North Yorkshire Geodiversity Partnership

Ingleton Quarry, Precambrian
Malham Cove Carboniferous
West Burton Falls Carboniferous
Cleave Dyke Quarry, Jurassic
Geology

Geology

Geological Sites

Geological Sites

Rocks for us

Rocks For Us

Quaternary – Buried in Ice

drawing-13Taking a giant leap forward in time, to between 478,000 and 423,000 years ago (the Anglian glacial period), the whole area was buried in ice. Massive erosion, caused by the movement and melting of the ice, shaped much of the landscape; this sculpting continued during another, more recent (the Devensian), ice age (30,000 to 10,000 years ago) (13).

drawing-14Little evidence of the Anglian glaciation remains but there are extensive deposits from the Devensian, including the gravelly clays of the valley bottoms, which have been formed into trains of rounded hills called drumlins, especially in upper Wensleydale, Ribblesdale and the Craven lowlands. It also transported rocks from far away and when it melted left behind odd rocks called erratics often perched, as at Norber, on different rocks (14).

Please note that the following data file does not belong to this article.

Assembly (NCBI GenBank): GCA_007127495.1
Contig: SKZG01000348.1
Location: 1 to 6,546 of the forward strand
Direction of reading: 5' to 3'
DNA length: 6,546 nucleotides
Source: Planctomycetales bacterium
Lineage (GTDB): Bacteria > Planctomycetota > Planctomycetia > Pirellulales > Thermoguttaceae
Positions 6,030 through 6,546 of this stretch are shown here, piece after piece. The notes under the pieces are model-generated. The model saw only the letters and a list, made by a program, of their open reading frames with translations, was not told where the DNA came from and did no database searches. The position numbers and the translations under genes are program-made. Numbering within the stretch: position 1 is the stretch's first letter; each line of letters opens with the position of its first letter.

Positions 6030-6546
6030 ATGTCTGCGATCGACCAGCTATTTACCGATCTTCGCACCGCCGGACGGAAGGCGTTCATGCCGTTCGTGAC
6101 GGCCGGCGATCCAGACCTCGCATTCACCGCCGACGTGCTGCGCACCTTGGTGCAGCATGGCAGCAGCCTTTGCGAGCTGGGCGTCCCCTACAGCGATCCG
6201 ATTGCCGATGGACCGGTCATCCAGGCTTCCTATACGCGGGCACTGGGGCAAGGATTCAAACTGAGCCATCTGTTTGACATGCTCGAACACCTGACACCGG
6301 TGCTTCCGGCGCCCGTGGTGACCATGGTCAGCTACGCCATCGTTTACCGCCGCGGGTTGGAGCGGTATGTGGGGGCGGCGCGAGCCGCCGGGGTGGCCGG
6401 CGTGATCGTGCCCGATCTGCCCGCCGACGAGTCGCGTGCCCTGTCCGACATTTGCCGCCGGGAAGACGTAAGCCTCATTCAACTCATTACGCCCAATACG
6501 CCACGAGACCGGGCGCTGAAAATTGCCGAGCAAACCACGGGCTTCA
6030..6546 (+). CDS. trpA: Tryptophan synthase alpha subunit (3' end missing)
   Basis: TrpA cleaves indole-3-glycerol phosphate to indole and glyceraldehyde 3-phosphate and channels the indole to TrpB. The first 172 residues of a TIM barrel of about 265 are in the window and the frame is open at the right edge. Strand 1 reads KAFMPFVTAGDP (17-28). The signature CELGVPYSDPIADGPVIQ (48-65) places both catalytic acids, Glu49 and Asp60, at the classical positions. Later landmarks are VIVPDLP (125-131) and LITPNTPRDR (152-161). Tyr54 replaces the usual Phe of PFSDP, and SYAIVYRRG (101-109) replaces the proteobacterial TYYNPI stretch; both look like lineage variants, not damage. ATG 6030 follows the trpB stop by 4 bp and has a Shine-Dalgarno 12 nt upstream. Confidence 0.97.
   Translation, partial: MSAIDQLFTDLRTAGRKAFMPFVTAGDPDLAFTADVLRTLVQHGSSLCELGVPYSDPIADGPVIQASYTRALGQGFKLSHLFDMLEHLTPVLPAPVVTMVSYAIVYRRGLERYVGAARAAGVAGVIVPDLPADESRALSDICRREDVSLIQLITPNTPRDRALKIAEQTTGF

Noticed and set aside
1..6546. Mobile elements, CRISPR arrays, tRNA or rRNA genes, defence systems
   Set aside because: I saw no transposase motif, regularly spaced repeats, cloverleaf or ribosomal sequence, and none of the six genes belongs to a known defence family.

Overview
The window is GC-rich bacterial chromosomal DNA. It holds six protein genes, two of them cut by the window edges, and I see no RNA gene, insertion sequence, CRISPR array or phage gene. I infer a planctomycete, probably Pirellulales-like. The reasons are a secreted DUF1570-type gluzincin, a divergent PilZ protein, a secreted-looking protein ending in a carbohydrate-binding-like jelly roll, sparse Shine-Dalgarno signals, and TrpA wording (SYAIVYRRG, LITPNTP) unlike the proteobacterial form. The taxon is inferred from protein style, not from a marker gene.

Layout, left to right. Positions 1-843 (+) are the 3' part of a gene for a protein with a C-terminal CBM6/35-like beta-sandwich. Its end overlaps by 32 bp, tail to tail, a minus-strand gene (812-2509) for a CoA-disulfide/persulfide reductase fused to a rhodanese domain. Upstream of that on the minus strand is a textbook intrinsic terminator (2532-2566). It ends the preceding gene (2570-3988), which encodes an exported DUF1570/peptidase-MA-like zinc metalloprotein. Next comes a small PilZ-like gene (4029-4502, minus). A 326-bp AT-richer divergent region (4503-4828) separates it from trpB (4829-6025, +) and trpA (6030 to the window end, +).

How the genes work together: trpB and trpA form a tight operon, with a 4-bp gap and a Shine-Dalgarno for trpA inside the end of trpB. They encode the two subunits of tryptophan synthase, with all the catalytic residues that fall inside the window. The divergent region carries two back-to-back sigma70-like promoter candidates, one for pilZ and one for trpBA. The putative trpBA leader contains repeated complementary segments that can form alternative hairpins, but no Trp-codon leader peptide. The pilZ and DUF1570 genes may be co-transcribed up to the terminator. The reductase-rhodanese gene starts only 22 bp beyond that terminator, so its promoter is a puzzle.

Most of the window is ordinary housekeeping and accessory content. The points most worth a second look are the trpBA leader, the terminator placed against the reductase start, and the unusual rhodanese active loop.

YDRP-Super-Hab-625

Map: The superficial geology of the Yorkshire Dales and Craven Lowlands

P005436_Norber_modified

Photo: Norber Erratics A perched erratic at Norber, a glacier deposited the Silurian sandstone on the Carboniferous Limestone surface which, through weathering and erosion, has been lowered. BGS (NERC)

Alluvium
River Terrace Deposits
Peat
Glacial Sand and Gravel
Glacial Till

YDR-Drumlins-BGS

Map: YDRP Drumlins. The pattern of drumlins indicates that ice radiated out from the Dales Ice Centre, located in the Wild Boar Fell, Baugh Fell area west of Hawes.